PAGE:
These patients aren’t a segmented part of our society looking for something for nothing. They are our family, friends, colleagues, and neighbors. They are proof that the fight for affordable and accessible access to health services isn’t over. And they are why I will be at the New Orleans convention center, joining hundreds of medical and non-medical volunteers from all over the country, to continue to make sure all of us have access to healthcare.
Having retired from the Department of Defense School System in England and having completed our self-sustaining little mountain retirement home, my husband and I thought “What’s next?” My husband Jim had volunteered with Habitat for Humanity in New Orleans in 2007 and shortly thereafter we learned of a health clinic that would be offered there, and they were looking for volunteers. Perfect! We jumped at the opportunity.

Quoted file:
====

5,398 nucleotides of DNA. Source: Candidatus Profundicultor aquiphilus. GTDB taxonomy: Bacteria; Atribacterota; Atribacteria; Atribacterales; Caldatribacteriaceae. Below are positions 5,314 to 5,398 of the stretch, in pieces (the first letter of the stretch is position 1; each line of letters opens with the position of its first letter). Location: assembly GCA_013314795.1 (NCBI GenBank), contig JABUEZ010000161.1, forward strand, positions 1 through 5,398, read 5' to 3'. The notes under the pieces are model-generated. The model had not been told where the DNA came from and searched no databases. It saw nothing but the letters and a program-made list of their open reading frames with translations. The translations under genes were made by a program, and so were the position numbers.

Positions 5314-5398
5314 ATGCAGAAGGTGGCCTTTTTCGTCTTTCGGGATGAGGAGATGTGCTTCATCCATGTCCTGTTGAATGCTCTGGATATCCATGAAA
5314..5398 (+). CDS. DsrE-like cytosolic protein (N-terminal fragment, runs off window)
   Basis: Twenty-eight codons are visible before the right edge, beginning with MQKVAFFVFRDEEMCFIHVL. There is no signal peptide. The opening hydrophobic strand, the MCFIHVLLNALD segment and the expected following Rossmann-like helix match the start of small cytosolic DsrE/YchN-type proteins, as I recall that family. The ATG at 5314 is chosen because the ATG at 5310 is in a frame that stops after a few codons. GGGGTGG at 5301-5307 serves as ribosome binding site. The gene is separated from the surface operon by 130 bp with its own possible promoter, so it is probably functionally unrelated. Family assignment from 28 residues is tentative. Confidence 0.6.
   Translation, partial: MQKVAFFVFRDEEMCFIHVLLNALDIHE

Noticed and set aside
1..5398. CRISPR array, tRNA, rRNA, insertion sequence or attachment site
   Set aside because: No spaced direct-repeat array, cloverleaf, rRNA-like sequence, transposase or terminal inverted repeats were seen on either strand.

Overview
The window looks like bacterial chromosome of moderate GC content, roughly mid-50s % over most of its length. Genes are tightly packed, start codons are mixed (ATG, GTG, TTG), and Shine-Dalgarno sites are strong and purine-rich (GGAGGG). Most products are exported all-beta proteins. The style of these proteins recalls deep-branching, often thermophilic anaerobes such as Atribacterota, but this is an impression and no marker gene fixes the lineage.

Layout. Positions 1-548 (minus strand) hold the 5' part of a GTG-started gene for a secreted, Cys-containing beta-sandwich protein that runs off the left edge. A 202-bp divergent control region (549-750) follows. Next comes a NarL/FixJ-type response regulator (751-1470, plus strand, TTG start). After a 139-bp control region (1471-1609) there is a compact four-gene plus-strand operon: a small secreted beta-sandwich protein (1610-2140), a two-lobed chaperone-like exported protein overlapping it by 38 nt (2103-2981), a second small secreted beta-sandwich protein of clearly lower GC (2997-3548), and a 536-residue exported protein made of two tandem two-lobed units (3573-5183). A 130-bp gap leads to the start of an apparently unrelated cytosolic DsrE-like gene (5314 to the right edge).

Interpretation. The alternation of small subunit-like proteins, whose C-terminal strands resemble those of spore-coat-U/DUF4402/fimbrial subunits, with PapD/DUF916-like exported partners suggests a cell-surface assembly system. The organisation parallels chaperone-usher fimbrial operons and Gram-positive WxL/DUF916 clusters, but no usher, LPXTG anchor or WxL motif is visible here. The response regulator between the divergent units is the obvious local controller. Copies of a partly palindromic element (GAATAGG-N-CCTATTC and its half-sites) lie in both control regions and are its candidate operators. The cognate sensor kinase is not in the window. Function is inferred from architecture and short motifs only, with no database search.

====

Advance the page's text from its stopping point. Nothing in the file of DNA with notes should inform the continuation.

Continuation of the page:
My career had been as a registered nurse in various fields of medicine but I wanted to try something different. I volunteered for a non-medical spot. From the get-go I was fascinated by the idea of medical personnel seeing so many people in a convention hall in one day: How could it possibly be organized to accomplish such a feat? What services would be offered? How would it flow? How could I fit in?
Well, it took no time at all to find my niche. Many things impressed me right off the bat: the organizers, the volunteers, the optimism, the joy on one side and the amount of under-insured and uninsured people on the other, the sheer number of folks wanting to see a doctor, so patient, so humble, so appreciative, so real.
I wasactually blown away by the number of people who were standing in line to get in to see a doctor. I was back in the United States after 20 years and I couldn’t believe it. This didn’t happen in the UK. This didn’t happen in Puerto Rico. Everyone there had access to health care. EVERYONE.